For years, the only entities with the power and resources to visit the moon were governments, such as the United States, China and India. But that's all about to change: On Wednesday, a private spaceflight company announced it will be the first of its kind to conduct an independent moon landing.
The launch by Moon Express Inc., a Florida-based firm started in 2010, marks the first time a commercial entity will be granted permission to leave Earth's orbit for a destination in outer space. Moon Express — or MoonEx for short — plans to send a robotic lander to the moon, where it will drop scientific instruments that will help researchers study the mysteries of space. For example, the lander will be carrying several retroreflectors designed to reflect light back to earth; in the past, these devices have led to discoveries about relativity and quantum mechanics and in the future, could yield insights into dark matter, said MoonEx co-founder Bob Richards in an interview.
While on the moon, MoonEx's lander will also try to win a $20 million bounty being offered by Google as part of the Lunar XPRIZE competition. In order to win, a private entity must land on the moon, take off again, land more than 1,500 feet away from its original position, and send high-definition video and images back to earth.
Wednesday's announcement marks a turning point for the rapidly growing commercial space industry. Firms such as SpaceX and Virgin Galactic have pioneered private space launches in hopes of making it much cheaper to fling heavy payloads into orbit. But MoonEx said it is the first company to obtain clearance from the U.S. government to venture beyond.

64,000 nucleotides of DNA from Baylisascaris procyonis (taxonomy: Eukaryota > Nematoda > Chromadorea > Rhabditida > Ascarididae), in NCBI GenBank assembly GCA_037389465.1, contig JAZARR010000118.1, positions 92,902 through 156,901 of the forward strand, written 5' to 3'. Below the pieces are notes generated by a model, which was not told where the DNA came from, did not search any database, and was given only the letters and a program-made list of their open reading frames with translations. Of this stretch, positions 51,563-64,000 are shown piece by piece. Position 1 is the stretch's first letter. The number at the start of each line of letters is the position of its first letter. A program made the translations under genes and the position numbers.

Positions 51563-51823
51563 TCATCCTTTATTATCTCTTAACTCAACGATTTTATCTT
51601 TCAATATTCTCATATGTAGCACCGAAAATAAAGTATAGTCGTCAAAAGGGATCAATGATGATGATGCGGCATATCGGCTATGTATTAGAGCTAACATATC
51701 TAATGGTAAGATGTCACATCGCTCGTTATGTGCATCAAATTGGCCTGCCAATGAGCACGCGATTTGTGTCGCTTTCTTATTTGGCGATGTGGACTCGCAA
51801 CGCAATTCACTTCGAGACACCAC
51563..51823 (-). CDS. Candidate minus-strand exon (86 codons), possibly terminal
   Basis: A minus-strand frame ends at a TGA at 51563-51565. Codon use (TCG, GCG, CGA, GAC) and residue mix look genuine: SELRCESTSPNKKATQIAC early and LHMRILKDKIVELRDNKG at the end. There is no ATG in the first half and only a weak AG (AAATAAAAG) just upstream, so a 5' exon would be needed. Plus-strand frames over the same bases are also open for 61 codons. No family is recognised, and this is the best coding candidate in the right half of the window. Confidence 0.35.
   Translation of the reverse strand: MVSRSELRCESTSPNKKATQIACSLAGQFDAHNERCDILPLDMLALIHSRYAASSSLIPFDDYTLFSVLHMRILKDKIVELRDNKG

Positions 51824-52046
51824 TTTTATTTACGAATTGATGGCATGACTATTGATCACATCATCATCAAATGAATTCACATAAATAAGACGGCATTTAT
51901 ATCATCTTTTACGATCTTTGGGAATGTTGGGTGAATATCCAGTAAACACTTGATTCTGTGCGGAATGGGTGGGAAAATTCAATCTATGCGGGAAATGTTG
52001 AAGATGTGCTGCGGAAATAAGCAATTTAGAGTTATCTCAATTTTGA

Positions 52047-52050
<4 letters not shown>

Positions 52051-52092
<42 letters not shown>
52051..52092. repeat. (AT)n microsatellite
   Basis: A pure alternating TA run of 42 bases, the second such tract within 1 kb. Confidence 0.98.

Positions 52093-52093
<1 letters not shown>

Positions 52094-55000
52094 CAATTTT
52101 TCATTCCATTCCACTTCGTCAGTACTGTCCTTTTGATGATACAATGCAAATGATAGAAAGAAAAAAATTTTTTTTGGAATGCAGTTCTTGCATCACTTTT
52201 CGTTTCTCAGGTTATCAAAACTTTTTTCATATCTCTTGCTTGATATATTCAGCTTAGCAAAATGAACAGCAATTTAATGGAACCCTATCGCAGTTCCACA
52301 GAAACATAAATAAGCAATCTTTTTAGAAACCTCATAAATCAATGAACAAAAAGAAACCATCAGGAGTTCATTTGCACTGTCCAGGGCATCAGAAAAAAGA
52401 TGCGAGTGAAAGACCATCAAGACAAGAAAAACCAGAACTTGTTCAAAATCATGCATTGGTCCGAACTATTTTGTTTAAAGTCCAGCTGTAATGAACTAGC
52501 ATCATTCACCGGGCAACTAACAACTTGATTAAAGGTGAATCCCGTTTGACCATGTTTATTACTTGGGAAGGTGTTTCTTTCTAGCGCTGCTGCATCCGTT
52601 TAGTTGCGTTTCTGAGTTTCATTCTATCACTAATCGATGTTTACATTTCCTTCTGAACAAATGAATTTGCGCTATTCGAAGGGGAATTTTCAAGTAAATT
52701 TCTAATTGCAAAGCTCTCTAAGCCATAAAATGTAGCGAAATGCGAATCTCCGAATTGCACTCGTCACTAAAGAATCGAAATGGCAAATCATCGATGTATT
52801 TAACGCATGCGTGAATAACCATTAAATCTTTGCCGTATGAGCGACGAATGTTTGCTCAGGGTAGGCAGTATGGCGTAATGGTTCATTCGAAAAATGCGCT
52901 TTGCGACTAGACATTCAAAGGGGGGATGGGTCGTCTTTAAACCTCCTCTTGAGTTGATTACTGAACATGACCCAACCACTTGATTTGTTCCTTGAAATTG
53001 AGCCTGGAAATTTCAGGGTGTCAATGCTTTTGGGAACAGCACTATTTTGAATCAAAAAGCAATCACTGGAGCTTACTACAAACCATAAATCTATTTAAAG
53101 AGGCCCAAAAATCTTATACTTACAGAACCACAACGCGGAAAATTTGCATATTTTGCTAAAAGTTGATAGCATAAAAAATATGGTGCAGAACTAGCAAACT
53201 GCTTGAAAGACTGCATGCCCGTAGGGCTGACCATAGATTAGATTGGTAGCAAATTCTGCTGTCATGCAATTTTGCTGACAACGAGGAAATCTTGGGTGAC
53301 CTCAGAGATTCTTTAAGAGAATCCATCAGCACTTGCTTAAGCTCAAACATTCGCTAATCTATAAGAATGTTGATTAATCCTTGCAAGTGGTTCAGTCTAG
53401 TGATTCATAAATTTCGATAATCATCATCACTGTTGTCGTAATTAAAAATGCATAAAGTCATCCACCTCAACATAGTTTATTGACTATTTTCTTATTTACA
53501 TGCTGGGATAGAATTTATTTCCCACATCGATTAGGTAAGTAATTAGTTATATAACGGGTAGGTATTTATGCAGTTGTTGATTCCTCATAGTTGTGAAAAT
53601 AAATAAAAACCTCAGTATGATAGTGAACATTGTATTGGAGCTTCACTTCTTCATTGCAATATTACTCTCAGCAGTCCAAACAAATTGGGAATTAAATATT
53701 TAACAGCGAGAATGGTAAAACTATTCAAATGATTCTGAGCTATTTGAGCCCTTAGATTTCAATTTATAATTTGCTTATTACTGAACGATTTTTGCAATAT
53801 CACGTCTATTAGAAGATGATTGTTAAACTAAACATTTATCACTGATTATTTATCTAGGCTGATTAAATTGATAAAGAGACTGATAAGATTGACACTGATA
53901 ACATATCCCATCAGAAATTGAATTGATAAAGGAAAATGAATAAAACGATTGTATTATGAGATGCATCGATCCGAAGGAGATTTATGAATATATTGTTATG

MoonEx secured permission from the Federal Aviation Administration — which oversees space launches that don't involve NASA or the Pentagon — on July 20 after roughly three months of meetings with all three agencies, along with the White House, the State Department and the National Oceanic and Atmospheric Administration. Because no commercial application process yet exists for visiting the moon, MoonEx had to persuade the government to grant it special permission.
Promising to obey all the same space-related obligations governments must adhere to under international law, MoonEx also agreed to steer clear of any historical moon landing sites, such as the area where Neil Armstrong and Buzz Aldrin touched down during the Apollo 11 mission in 1969. And MoonEx agreed not to interfere with any ongoing national or international space operations.
In another several years, the process that led to MoonEx's approval could be streamlined into a "one-stop shop" for businesses that want to visit the moon, said Richards.
"[You'll] walk up to an office to say, 'I'd like to go to the moon, please, or an asteroid,' and the clerk says, 'No problem — fill out this form,'" said Richards. "Right now, there's no form and there's no single authority in the federal government authorized to make such a decision."
When that process becomes more formalized, MoonEx aims to be far ahead of the competition, looking to make money carrying cargo to the moon and mining the lunar terrain for water and other resources. Then, said Richards, it'll turn those resources into fuel that can be sold to other explorers, granting humanity even cheaper access to other parts of space.
"Water is the oil of the solar system," said Richards. "It's a complete game-changer for the economics, because it makes the moon a gas station in the sky."